Israeli official accuses Obama, Kerry of ‘abandoning Israel’

Using unprecedentedly bitter language, official says outgoing administration 'secretly cooked-up' extreme anti-Israel UN resolution with the Palestinians that would be 'a tailwind for terror'

Illustrative: Prime Minister Benjamin Netanyahu, left, looks toward US President Barack Obama as he speaks to reporters in the Oval Office at the White House in Washington, March 2013 (AP Photo/Charles Dharapak, File)

An Israeli official launched a furious personal attack on President Barack Obama and Secretary of State John Kerry on Friday, accusing them of nothing less than the “abandonment of Israel,” for scheming behind Israel’s back to push an anti-settlements resolution through the UN Security Council.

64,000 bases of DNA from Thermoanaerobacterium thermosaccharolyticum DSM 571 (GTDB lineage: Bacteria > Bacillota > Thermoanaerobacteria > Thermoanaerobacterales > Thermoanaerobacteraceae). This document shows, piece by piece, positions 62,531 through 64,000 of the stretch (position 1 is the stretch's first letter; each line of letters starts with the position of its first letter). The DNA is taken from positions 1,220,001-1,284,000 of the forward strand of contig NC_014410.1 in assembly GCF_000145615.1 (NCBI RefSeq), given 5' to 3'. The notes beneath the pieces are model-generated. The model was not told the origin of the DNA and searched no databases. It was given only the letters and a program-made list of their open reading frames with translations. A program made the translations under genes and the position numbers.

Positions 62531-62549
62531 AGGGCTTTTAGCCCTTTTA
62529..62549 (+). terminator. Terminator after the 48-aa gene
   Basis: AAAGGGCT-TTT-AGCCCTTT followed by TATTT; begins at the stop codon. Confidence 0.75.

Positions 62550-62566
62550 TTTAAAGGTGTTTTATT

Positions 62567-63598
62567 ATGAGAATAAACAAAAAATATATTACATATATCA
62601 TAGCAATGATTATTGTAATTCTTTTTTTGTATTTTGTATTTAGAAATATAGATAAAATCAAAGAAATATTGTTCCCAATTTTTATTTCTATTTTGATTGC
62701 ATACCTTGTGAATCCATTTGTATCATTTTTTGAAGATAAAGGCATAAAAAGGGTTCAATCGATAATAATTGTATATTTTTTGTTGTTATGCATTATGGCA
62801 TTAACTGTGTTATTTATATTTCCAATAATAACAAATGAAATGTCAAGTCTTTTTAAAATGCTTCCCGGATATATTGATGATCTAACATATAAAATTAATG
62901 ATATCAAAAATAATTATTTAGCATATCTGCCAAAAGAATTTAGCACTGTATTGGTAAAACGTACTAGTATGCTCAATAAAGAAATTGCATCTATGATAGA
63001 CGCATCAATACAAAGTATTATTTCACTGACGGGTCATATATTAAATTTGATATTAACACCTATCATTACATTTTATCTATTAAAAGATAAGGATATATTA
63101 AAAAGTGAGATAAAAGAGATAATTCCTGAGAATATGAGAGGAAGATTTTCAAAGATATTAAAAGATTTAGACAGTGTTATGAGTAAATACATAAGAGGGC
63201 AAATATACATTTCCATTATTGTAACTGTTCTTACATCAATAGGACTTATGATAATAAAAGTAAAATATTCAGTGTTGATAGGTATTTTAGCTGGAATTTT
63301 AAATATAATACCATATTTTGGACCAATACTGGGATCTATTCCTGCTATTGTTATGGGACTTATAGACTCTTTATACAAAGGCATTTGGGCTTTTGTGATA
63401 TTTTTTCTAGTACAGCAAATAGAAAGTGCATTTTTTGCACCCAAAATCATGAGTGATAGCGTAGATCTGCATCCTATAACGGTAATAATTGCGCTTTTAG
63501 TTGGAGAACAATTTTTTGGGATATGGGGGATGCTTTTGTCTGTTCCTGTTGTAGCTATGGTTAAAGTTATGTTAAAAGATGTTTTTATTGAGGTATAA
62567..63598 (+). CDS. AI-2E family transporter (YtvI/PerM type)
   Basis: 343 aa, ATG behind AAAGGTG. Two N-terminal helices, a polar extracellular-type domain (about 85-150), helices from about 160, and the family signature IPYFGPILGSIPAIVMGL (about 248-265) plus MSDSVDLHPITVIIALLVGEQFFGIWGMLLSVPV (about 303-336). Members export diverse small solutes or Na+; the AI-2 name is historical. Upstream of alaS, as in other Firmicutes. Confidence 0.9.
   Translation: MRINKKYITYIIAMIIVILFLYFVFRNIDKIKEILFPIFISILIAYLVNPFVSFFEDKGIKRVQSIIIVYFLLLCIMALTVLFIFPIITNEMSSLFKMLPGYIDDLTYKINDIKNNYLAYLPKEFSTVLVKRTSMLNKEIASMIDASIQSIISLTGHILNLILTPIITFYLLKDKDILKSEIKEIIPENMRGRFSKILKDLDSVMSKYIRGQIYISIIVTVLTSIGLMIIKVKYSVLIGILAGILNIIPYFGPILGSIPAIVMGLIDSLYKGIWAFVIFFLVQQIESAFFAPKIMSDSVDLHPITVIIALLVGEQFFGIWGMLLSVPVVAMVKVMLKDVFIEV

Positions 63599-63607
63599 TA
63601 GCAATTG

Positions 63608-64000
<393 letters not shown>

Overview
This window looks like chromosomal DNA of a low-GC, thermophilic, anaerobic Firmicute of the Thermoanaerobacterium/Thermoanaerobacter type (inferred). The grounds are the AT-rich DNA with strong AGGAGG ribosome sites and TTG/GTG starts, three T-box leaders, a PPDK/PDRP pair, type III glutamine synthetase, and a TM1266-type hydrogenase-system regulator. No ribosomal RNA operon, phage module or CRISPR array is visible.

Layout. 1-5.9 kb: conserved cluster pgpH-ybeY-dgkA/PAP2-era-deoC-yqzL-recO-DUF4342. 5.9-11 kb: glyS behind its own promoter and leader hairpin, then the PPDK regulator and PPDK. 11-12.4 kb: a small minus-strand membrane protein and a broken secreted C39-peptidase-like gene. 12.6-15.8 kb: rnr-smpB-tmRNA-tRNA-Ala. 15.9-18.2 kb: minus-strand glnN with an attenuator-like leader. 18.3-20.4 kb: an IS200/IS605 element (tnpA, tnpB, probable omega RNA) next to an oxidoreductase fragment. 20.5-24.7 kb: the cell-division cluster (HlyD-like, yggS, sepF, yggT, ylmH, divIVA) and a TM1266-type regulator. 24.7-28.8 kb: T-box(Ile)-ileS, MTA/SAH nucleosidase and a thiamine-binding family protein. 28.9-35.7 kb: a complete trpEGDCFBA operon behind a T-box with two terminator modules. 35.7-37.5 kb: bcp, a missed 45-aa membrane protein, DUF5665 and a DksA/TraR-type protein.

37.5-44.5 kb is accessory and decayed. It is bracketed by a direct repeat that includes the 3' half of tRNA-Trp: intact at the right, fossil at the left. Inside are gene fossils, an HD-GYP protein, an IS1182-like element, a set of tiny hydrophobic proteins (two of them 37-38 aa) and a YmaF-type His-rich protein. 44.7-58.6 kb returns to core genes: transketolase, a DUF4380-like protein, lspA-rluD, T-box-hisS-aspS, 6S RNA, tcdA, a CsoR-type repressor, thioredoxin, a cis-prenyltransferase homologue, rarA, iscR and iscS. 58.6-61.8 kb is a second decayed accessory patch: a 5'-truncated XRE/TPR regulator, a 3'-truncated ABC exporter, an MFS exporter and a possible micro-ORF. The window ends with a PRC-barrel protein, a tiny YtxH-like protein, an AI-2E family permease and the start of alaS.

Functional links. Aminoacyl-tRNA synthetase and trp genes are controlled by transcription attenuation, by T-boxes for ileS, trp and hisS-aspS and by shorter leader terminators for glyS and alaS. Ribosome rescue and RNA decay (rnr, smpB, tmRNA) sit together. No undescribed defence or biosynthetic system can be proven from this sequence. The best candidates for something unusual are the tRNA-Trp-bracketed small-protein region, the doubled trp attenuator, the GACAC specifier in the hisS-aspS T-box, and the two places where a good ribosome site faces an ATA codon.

Using language unprecedented in its anger and personal nature, even by the standards of two terms of friction-filled ties between the government of Benjamin Netanyahu and the Obama Administration, the official declared that “President Obama and Secretary Kerry are behind this shameful move against Israel at the UN.”

Referring to an Egyptian resolution that was introduced late Wednesday and withdrawn by Cairo on Thursday, the official charged that “the US administration secretly cooked up with the Palestinians an extreme anti-Israeli resolution behind Israel’s back which would be a tailwind for terror and boycotts and effectively make the Western Wall occupied Palestinian territory.” (The draft resolution refers to East Jerusalem as “occupied Palestinian territory.)